Op-ed: Nepal's court should also interpret constitutional rule on length between parliamentary sessions

By Dr. Pushpa R. Joshi, 29 January
Prime Minister Khadga P. Sharma Oli of Nepal (photo credit: International Labour Organization ILO/flickr)
Prime Minister Khadga P. Sharma Oli of Nepal (photo credit: International Labour Organization ILO/flickr)
The current political turmoil in Nepal is the talk of the town everywhere. The focus point, however, is the ongoing high-profile debate in the constitutional bench of the Supreme Court. This is the first time that a five-member constitutional bench has been formed as per Article 137(1) of the Constitution of Nepal to resolve the dispute concerning the legality of the dissolution of the House of Representatives (HoR) by the Prime Minister on December 20, with mid-term elections announced for April 30 and May 10, 2021. [ . . . ] After going through the daily updates of the arguments taking place in the constitutional bench, I feel that one very important Article does not seem to be referred to as much as it should have been in this issue - Article 93 on summoning and prorogation of the session. Article 93(1) clearly indicates that the sessions of the Federal Parliament will be summoned by the President. More importantly, the Article points out that there should not be a gap of more than six months between two consecutive sessions. One has to note that there is no explanation as to whether 'two consecutive sessions' refer to two consecutive sessions within a particular parliamentary term or two consecutive sessions at any point of time.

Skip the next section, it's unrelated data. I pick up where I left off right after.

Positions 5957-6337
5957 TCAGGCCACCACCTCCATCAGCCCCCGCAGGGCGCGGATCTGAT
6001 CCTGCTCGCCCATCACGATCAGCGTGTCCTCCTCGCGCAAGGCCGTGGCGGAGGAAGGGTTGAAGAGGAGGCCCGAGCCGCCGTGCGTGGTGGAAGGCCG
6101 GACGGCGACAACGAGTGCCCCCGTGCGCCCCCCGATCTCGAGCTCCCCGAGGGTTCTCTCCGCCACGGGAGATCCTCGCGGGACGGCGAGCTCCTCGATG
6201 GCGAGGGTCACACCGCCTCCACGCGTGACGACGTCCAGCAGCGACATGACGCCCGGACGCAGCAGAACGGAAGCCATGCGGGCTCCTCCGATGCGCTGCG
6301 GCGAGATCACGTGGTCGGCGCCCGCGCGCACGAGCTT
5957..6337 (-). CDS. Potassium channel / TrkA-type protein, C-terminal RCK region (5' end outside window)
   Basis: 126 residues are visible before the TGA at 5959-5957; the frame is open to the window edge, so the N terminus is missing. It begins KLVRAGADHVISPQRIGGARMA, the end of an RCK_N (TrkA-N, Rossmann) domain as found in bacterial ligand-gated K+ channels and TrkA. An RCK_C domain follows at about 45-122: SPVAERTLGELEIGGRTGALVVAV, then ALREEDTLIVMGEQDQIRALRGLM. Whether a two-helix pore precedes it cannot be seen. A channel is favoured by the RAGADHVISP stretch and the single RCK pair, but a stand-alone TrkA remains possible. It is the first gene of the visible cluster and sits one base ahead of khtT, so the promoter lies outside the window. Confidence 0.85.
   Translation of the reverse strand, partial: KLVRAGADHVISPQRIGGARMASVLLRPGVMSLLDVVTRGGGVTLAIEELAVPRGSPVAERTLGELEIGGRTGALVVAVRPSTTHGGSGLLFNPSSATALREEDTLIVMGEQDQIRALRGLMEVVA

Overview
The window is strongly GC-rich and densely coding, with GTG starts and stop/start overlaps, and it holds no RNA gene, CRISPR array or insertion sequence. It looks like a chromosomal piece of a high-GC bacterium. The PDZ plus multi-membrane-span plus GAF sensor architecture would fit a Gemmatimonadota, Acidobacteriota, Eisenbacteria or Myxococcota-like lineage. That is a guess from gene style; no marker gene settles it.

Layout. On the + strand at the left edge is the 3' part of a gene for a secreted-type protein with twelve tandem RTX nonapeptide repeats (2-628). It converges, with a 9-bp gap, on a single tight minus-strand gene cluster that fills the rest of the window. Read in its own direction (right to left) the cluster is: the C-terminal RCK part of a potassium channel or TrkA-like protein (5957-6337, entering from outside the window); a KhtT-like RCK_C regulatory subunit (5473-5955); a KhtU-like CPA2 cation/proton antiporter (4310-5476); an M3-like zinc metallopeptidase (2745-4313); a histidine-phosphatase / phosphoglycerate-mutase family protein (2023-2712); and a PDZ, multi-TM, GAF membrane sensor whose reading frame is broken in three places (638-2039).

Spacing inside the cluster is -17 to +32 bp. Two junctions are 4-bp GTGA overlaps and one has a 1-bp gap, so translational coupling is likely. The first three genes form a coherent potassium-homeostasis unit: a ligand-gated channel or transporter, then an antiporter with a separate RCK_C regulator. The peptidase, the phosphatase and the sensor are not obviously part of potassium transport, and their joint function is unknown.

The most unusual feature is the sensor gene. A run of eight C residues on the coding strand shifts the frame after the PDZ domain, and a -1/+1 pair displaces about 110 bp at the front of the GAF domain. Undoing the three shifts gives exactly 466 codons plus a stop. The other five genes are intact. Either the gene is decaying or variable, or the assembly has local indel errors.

Read the full article here: The Himalayan Times

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